Haldeman also subverts typical space opera clichés (such as the heroic soldier influencing battles through individual acts) and demonstrates how absurd many of the old clichés look to someone who had seen real combat duty. In fact the quantity of battles described is relatively small, as the other aspects of the story are explored more extensively.
The other thing I’m noticing as I read and review the so-called classics of different genres is that the best characters are never really truly evil, nor good. Each person is a mixture of both. This is certainly the case in The Forever War as the individuals are well rounded and fully fleshed-out.
So in summary, this is science fiction of the highest quality and is worthy of the Masterworks title. The pace of the plot never slackens and this help to draw the reader in while retaining a compensate and emotional core (despite the battle sequences and death and destruction); a difficult balance to achieve. Despite it being over 40 years old a lot of the ideas Haldeman presciently foretells in the book are still relevant today and the years haven’t dated the story. A highly recommended book.
While this book has much in common with <i>Starship Troopers</i> there is much that differentiates it. The one thing that stands it apart from Heinlein's book is that <i>The Forever War</i> is unequivocally an anti-war book. Joe Haldeman draws on his experiences in Vietnam as the basis for this novel. This is also a science fiction novel and he adds a good dose of hard-SF to make it work.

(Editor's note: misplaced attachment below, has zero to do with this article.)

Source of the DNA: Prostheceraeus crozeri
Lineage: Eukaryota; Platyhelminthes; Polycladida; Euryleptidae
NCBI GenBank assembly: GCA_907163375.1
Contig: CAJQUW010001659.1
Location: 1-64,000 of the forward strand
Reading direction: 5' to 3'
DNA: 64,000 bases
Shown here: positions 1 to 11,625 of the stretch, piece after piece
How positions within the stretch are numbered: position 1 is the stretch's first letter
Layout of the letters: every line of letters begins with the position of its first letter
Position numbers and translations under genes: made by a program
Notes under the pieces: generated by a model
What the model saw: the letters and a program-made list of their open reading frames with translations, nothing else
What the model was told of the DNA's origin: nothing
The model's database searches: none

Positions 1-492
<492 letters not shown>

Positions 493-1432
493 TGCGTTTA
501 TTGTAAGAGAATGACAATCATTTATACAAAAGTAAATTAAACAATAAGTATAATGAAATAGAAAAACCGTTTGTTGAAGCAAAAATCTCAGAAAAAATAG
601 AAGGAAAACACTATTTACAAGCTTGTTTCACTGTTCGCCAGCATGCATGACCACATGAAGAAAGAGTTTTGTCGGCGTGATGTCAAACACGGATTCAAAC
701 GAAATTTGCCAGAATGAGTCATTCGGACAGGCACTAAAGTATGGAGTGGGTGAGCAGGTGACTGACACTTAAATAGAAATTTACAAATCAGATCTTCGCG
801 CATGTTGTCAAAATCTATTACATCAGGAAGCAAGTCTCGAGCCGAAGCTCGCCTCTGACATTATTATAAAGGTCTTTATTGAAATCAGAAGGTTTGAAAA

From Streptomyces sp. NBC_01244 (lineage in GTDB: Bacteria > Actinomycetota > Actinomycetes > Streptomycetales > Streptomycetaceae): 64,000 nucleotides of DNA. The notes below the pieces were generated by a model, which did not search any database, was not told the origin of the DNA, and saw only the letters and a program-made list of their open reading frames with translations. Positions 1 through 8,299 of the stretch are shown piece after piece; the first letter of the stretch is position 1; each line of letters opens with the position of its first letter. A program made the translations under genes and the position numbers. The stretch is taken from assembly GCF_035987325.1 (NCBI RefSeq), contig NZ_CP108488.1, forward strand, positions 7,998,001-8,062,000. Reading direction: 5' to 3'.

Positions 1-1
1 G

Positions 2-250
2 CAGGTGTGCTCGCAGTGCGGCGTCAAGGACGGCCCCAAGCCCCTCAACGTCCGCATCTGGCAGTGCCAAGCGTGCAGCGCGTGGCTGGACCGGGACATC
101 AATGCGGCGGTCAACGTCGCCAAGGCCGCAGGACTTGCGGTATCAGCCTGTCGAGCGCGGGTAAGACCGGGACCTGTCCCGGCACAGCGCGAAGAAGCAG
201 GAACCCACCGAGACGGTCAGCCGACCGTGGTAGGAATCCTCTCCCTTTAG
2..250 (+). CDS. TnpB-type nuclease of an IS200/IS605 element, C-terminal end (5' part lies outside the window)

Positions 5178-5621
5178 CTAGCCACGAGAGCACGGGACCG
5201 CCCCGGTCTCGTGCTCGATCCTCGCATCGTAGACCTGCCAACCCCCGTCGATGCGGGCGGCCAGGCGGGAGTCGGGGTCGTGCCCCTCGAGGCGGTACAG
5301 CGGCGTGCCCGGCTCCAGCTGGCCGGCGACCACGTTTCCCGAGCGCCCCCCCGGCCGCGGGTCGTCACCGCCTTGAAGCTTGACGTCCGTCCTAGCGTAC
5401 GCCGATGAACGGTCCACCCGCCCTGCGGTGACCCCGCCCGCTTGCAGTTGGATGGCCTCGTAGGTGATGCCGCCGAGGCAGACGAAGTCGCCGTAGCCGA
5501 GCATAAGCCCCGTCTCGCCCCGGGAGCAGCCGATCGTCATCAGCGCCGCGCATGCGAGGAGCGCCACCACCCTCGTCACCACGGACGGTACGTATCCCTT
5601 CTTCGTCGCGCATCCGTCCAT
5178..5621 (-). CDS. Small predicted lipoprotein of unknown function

Our hero, the narrator, is William Mandella. He finds himself thrust into a war he does not understand against the alien Taurans, which he understands even less. The enemy was first encountered in the Aldebaran system in the constellation of Taurus but the location of their native planet is unknown.
Superluminal travel exists in Haldeman's Universe. It is achieved by diving into an object called a collapsar. The trouble is travelling between these objects is done according to Einstein's physics. This can take a long time but time dilation can shorten the length of the trip for the soldiers, subjectively. This makes collapsars strategically important as are the frozen worlds that orbit them.
Private Mandella begins his training on the fictional planet of Charon deep in the outer Solar System. The training is brutal, unforgiving and dehumanising. The female soldiers are expected to put out for the male ones. I suspect this was shocking even in the nineteen seventies. Human beings are de-humanised and become assets to be used and expended in the protracted war.